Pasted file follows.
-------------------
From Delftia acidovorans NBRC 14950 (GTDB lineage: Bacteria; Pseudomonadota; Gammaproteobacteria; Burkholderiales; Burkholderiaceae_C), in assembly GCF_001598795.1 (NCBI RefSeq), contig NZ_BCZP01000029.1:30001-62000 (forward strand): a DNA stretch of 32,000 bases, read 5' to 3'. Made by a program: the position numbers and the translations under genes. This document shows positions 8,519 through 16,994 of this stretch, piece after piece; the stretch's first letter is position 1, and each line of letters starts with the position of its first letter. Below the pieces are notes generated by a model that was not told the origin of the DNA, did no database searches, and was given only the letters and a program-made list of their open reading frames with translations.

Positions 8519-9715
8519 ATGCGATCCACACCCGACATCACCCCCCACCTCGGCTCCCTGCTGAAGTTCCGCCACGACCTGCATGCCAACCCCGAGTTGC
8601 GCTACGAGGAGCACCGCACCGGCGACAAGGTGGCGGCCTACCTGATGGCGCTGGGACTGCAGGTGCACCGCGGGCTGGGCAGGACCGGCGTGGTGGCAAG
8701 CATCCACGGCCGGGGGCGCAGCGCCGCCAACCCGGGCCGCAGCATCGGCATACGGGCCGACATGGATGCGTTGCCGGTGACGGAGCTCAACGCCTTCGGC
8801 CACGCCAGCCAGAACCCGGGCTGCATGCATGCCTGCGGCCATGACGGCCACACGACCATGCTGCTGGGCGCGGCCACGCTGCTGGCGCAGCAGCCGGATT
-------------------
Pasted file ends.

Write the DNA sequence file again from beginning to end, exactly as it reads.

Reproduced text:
From Delftia acidovorans NBRC 14950 (GTDB lineage: Bacteria; Pseudomonadota; Gammaproteobacteria; Burkholderiales; Burkholderiaceae_C), in assembly GCF_001598795.1 (NCBI RefSeq), contig NZ_BCZP01000029.1:30001-62000 (forward strand): a DNA stretch of 32,000 bases, read 5' to 3'. Made by a program: the position numbers and the translations under genes. This document shows positions 8,519 through 16,994 of this stretch, piece after piece; the stretch's first letter is position 1, and each line of letters starts with the position of its first letter. Below the pieces are notes generated by a model that was not told the origin of the DNA, did no database searches, and was given only the letters and a program-made list of their open reading frames with translations.

Positions 8519-9715
8519 ATGCGATCCACACCCGACATCACCCCCCACCTCGGCTCCCTGCTGAAGTTCCGCCACGACCTGCATGCCAACCCCGAGTTGC
8601 GCTACGAGGAGCACCGCACCGGCGACAAGGTGGCGGCCTACCTGATGGCGCTGGGACTGCAGGTGCACCGCGGGCTGGGCAGGACCGGCGTGGTGGCAAG
8701 CATCCACGGCCGGGGGCGCAGCGCCGCCAACCCGGGCCGCAGCATCGGCATACGGGCCGACATGGATGCGTTGCCGGTGACGGAGCTCAACGCCTTCGGC
8801 CACGCCAGCCAGAACCCGGGCTGCATGCATGCCTGCGGCCATGACGGCCACACGACCATGCTGCTGGGCGCGGCCACGCTGCTGGCGCAGCAGCCGGATT